80% of customer data unprotected | india | Hindustan Times
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80% of customer data unprotected

india Updated: Aug 03, 2008 01:00 IST
Soubhik Mitra
Soubhik Mitra
Hindustan Times
Nimesh Shah

A year ago, Nimesh Shah, owner of a social media group, bought a car and got free insurance cover. Last month, another insurance company called him for a renewal. “They know my car’s model number, its colour, the day I bought it and when the insurance expires. It’s as if a hidden camera is capturing my movements, and I can’t do anything about it,” said the 31-year-old.

Shah was the victim a huge problem in India — lack of data security.

Most of us apply for credit cards, banks loans, insurance, etc, and in the process pass on personal information to the service provider. However, this data is not always safe. It could be passed on to marketers or could even be stolen by them.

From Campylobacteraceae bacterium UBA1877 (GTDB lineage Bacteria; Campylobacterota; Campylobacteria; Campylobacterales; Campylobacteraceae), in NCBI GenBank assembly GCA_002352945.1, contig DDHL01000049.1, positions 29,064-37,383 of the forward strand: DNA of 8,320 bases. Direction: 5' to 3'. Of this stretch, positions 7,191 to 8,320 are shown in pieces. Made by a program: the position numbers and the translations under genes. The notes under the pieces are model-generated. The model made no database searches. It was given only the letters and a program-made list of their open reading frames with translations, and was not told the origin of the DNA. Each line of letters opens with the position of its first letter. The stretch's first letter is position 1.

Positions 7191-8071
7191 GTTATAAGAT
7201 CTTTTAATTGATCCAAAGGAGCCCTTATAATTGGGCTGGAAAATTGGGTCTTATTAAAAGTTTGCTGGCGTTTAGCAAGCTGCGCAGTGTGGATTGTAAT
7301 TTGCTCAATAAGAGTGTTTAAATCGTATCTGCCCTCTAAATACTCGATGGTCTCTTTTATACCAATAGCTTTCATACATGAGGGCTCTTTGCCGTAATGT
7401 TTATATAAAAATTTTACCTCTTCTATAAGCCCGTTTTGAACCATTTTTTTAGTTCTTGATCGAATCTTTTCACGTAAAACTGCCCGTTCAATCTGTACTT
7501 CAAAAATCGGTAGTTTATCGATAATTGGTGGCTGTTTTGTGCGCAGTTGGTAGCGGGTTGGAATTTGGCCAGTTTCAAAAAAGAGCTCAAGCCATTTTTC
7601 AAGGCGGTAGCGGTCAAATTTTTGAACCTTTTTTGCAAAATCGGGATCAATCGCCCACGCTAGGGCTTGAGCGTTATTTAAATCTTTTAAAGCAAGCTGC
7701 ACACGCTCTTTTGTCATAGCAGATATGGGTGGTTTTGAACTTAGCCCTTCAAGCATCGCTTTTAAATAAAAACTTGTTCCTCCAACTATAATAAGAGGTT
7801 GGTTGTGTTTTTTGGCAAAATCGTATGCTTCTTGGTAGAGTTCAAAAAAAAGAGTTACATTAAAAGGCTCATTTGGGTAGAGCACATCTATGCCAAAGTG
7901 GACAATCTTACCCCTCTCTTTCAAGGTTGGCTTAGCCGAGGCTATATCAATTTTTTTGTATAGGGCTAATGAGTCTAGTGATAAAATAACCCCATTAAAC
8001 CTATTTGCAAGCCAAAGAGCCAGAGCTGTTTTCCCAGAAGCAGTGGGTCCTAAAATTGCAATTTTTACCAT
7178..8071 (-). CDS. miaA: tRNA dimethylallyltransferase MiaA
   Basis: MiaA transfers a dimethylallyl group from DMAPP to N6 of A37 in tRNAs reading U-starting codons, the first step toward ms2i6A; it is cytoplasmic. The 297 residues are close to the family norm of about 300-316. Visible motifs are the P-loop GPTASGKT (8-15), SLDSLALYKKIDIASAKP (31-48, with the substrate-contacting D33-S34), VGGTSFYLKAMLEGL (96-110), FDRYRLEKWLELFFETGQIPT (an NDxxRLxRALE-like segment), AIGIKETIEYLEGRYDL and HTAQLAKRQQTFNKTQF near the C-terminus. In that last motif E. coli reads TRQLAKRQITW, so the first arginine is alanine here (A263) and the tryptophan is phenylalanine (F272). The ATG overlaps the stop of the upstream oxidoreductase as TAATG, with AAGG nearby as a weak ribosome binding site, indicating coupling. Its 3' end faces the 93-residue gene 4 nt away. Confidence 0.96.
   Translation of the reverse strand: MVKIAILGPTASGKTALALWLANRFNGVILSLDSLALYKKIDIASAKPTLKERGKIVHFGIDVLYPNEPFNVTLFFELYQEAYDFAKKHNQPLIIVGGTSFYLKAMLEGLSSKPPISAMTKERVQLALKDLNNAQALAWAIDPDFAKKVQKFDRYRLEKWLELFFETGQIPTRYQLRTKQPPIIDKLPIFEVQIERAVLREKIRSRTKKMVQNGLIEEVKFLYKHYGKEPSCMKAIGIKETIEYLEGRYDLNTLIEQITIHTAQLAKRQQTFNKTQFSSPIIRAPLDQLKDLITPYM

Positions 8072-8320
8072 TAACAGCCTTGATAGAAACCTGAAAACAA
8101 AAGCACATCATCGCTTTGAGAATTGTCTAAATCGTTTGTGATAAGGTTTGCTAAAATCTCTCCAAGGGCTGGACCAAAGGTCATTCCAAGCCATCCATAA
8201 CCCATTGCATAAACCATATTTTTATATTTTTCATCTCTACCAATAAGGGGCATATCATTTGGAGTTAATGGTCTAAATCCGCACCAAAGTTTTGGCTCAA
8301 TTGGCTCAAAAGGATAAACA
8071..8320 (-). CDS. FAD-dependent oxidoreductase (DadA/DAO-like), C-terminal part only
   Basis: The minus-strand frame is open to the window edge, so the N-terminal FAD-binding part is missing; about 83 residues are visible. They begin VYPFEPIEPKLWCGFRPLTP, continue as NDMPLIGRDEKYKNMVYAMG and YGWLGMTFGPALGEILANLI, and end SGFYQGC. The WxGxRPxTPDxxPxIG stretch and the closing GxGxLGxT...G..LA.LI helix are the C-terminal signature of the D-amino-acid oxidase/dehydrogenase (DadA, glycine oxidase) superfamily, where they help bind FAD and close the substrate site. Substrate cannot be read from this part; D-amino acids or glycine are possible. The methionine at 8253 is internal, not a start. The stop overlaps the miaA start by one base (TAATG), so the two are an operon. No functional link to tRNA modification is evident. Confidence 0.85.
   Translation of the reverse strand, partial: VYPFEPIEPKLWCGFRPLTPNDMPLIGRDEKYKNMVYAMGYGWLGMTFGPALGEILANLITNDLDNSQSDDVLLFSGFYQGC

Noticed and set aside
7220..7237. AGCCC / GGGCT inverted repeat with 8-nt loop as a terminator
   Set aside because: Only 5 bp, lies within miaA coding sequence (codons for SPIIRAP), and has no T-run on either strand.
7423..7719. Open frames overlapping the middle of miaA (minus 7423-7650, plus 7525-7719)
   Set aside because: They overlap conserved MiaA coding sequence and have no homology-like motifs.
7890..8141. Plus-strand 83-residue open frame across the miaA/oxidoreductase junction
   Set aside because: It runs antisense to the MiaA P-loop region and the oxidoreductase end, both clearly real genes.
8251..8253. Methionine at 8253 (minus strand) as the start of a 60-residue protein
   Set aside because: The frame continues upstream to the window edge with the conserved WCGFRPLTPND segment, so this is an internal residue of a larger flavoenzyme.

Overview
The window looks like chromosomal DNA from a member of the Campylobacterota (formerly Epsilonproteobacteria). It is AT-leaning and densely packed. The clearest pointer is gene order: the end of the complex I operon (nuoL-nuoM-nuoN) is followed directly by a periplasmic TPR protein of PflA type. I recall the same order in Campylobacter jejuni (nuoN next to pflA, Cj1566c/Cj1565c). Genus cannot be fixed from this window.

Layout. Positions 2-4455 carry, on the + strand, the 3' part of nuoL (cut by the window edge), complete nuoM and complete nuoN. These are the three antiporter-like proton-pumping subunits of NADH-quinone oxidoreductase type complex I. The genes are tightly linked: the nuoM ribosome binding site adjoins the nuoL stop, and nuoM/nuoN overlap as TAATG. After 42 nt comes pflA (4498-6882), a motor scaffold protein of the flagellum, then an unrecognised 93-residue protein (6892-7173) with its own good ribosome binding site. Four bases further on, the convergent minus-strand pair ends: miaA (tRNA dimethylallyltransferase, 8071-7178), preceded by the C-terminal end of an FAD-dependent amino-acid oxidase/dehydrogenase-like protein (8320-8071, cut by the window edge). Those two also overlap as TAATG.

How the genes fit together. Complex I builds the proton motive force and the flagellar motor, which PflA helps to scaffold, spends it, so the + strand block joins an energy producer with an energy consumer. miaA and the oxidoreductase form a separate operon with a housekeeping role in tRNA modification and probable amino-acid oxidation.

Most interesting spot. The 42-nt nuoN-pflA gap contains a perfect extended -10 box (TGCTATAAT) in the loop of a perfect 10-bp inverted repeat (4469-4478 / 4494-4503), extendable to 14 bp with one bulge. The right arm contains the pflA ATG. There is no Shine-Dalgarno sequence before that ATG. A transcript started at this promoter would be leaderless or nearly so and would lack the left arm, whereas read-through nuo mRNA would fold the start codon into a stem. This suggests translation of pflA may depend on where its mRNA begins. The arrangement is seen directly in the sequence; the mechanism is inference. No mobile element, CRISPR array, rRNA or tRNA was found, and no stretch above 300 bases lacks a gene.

According to research by Seclore Technology, a data security firm that developed the Filesecure information protection software, 80 per cent of consumers’ personal information lies in unprotected files.

This lack of security means pesky telemarketers could get hold of your personal information and phone numbers easily, terror groups could use your name and details to send threats, and corporate rivals could get hold of soft copies of your company letterhead to sabotage your operations and ruin your name.

A Mumbai pharmaceuticals firm was the victim of such a crime. A few months ago, six to seven people crowded the office of its HR manager Shilpa Deodhar (name changed), claiming they had been appointed to various posts in the company. They had offer letters on the company letterhead.

It turned out that an ex-employee had stolen the soft copy of the letterhead to make the fake offers.

IT guru Vijay Mukhi, consultant to the police’s cyber crime cell and president of Foundation for Information Security and Technology, said: “India is the only country where data theft is a civil offence, not a criminal one [which means you can’t go to jail for it]. This is why most corporate houses don’t bother to file cases of data theft.”